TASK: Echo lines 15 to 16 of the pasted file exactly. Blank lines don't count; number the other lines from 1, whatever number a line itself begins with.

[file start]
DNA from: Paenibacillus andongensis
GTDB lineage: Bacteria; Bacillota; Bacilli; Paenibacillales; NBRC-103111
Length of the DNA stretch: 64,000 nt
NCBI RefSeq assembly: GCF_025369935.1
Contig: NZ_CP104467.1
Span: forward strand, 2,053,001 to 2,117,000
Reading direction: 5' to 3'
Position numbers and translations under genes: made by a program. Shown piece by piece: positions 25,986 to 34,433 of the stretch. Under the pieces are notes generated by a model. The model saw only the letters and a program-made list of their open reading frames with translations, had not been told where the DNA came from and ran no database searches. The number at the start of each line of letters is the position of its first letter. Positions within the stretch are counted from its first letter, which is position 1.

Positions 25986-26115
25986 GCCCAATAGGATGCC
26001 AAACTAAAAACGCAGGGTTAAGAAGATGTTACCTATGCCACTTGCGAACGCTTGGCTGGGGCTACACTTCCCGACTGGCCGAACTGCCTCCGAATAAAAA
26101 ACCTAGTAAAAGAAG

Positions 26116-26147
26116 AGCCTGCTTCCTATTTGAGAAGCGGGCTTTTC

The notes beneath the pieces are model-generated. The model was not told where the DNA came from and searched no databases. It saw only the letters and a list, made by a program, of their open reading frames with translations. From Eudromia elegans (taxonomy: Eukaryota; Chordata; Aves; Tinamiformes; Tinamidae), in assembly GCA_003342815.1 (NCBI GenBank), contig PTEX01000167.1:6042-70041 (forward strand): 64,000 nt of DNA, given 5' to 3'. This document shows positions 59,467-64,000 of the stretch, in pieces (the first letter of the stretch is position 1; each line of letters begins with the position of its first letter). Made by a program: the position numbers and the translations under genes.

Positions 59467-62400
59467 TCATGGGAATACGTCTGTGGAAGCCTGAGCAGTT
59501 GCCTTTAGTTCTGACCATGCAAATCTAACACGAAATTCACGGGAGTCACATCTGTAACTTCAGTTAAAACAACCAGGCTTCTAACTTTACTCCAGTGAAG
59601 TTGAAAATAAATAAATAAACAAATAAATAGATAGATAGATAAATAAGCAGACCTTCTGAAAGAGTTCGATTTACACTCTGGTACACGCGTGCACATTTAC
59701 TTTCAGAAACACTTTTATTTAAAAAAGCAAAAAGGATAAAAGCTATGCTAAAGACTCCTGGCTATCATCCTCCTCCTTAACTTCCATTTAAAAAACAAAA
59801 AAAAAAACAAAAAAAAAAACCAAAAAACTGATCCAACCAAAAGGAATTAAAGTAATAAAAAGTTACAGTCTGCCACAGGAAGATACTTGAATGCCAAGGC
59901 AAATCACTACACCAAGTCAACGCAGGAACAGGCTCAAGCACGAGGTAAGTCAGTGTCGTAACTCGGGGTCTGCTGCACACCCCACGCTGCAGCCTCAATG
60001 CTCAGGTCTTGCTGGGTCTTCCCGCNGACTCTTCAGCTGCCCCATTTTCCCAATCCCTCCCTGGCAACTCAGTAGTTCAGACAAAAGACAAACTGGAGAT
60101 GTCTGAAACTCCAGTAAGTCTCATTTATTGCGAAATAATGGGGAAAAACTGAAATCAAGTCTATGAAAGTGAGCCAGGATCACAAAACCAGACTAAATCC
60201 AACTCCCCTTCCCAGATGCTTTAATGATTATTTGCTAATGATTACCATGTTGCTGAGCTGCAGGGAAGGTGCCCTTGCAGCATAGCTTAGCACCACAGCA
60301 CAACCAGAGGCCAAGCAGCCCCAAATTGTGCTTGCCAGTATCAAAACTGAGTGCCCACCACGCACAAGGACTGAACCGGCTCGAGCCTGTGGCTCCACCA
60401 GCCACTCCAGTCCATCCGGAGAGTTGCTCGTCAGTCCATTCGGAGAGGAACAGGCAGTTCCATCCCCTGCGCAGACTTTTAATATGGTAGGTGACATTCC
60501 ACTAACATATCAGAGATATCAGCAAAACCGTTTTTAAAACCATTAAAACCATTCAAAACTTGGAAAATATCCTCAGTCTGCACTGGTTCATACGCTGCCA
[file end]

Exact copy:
The notes beneath the pieces are model-generated. The model was not told where the DNA came from and searched no databases. It saw only the letters and a list, made by a program, of their open reading frames with translations. From Eudromia elegans (taxonomy: Eukaryota; Chordata; Aves; Tinamiformes; Tinamidae), in assembly GCA_003342815.1 (NCBI GenBank), contig PTEX01000167.1:6042-70041 (forward strand): 64,000 nt of DNA, given 5' to 3'. This document shows positions 59,467-64,000 of the stretch, in pieces (the first letter of the stretch is position 1; each line of letters begins with the position of its first letter). Made by a program: the position numbers and the translations under genes.

Positions 59467-62400